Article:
One simulation suggests that the impact of the trade war will cost the world US$301 billion per year. Any help Southeast Asian nations can get from Japan or any other country in the form of deals or relocations to mitigate those potential losses will be welcomed.
There are challenges ahead for Japanese firms looking to relocate
Firms must carry out detailed feasibility studies prior to investing in Southeast Asia. They must try to steer clear of controversy, such as that generated by Japan’s US$930,000 grant to the Myanmar police, which Human Rights Watch claims is “conferring undeserved legitimacy” on human rights abuses. Japan, for its part, says it carried out due diligence and is confident the money is being used appropriately.
They must also ensure that investment overseas does not have a long-term negative impact on companies’ finances. While there is a heavy initial cost to relocating, the government’s subsidies should help cover this. “It’s important to make their production systems both competitive and adaptable to disasters,” argued Takahiro Fujimoto, a University of Tokyo Graduate School professor.
Furthermore, some countries may need to introduce new labour laws to make further Japanese investment viable. In Indonesia, such changes are underway, including minimum wage increases and changes to business licensing.
Could the South China Sea bring Japan and ASEAN even closer?
During the pandemic, China has stepped up its activities in the South China Sea, where some ASEAN nations also claim sovereignty. Thus far, ASEAN’s response has been cautious. However, others—including Japan—have been more willing to stand up to China.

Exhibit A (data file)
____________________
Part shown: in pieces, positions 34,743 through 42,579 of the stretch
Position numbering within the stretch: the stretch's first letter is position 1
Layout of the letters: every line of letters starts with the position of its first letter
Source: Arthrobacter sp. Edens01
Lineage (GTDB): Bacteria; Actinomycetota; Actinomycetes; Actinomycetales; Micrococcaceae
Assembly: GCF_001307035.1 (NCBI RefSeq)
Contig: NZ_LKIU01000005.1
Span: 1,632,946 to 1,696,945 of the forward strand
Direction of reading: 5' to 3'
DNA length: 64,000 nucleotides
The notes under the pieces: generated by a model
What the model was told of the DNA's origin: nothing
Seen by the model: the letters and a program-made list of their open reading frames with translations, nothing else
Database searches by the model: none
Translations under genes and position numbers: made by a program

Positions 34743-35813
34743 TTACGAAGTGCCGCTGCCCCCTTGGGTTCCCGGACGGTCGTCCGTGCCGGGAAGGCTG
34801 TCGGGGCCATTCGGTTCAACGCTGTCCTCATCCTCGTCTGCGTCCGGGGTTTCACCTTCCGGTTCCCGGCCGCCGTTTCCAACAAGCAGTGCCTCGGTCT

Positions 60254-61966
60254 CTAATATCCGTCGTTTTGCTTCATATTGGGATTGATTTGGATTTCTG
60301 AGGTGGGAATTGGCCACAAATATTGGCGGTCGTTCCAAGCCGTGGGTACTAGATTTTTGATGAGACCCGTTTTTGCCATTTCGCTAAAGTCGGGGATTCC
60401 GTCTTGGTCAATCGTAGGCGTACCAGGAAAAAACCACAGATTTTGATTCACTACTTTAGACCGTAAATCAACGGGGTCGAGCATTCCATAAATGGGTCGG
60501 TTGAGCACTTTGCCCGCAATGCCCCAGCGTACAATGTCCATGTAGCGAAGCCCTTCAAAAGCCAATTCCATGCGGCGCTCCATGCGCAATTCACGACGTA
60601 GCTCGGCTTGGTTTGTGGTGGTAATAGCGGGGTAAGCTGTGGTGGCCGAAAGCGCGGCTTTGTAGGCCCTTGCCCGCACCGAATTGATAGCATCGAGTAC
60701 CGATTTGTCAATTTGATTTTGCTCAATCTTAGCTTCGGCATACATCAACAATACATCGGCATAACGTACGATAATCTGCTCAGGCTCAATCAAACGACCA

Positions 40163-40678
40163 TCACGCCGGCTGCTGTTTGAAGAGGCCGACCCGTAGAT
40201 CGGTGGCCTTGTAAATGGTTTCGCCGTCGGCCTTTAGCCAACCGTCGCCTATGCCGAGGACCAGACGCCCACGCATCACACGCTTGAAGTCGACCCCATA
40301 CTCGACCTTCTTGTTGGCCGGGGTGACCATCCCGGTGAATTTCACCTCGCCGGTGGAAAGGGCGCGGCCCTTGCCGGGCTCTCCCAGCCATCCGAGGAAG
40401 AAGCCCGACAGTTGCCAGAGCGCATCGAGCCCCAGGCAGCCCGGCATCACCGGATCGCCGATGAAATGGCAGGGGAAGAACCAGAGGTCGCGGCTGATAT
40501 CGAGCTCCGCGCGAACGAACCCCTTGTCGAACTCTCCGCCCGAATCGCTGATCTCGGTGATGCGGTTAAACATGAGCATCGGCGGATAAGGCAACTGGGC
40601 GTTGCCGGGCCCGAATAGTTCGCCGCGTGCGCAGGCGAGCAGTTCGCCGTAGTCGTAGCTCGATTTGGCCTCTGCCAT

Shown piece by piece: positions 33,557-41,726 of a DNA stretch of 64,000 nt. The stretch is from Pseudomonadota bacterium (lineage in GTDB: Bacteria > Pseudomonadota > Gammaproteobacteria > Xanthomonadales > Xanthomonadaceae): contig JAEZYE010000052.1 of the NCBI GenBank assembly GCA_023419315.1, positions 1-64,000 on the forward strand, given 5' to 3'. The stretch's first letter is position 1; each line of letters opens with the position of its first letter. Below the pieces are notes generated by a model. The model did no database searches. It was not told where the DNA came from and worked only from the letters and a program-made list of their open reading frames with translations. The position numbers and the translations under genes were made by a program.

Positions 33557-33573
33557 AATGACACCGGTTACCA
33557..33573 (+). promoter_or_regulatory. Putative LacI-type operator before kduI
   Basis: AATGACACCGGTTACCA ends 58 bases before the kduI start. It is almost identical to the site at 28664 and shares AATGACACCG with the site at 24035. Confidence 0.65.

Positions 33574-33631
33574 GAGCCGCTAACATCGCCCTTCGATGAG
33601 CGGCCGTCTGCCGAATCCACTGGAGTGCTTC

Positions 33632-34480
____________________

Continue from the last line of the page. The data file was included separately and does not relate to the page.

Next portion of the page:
Australia, India, Japan and the US formed a loose alliance called the Quadrilateral Security Dialogue (QUAD) but have now begun working together to carry out military drills. The apparent formalisation of QUAD as a genuine counterpoint to China’s maritime ambitions might embolden ASEAN nations to take a firmer stance or force Beijing to take a step back.
Furthermore, some analysts think ASEAN nations might join QUAD to further ramp up pressure on Beijing. “As a core formulation, the QUAD with perhaps some among ASEAN members may eventually become a useful counterweight to China’s muscle-flexing and ambitions,” said ex-Indian navy rear admiral Sudarshan Shrikande.
Diversification as a boost for ASEAN and a sign of things to come
Japan’s white paper criticised “divisive forces” at work during the pandemic resulting in trade restrictions and a growing distrust of global institutions and existing trade agreements.
Diversifying manufacturing output is a sensible response on Tokyo’s part and a very welcome one for the ASEAN economies that will benefit: the arrival of global companies will bring increased employment and trading opportunities.
Japan’s decision to move more manufacturing to Southeast Asia is not a gamechanger by itself. However, when combined with other developments, such as moves in the South China Sea, Japan’s shift away from China takes on greater significance.
As global distrust of China grows in the wake of COVID-19, its maritime activities and its repression of dissent in Hong Kong, these moves may be a sign of things to come. In any case, the more Japan “decouples” from China, the more likely Southeast Asia is to benefit.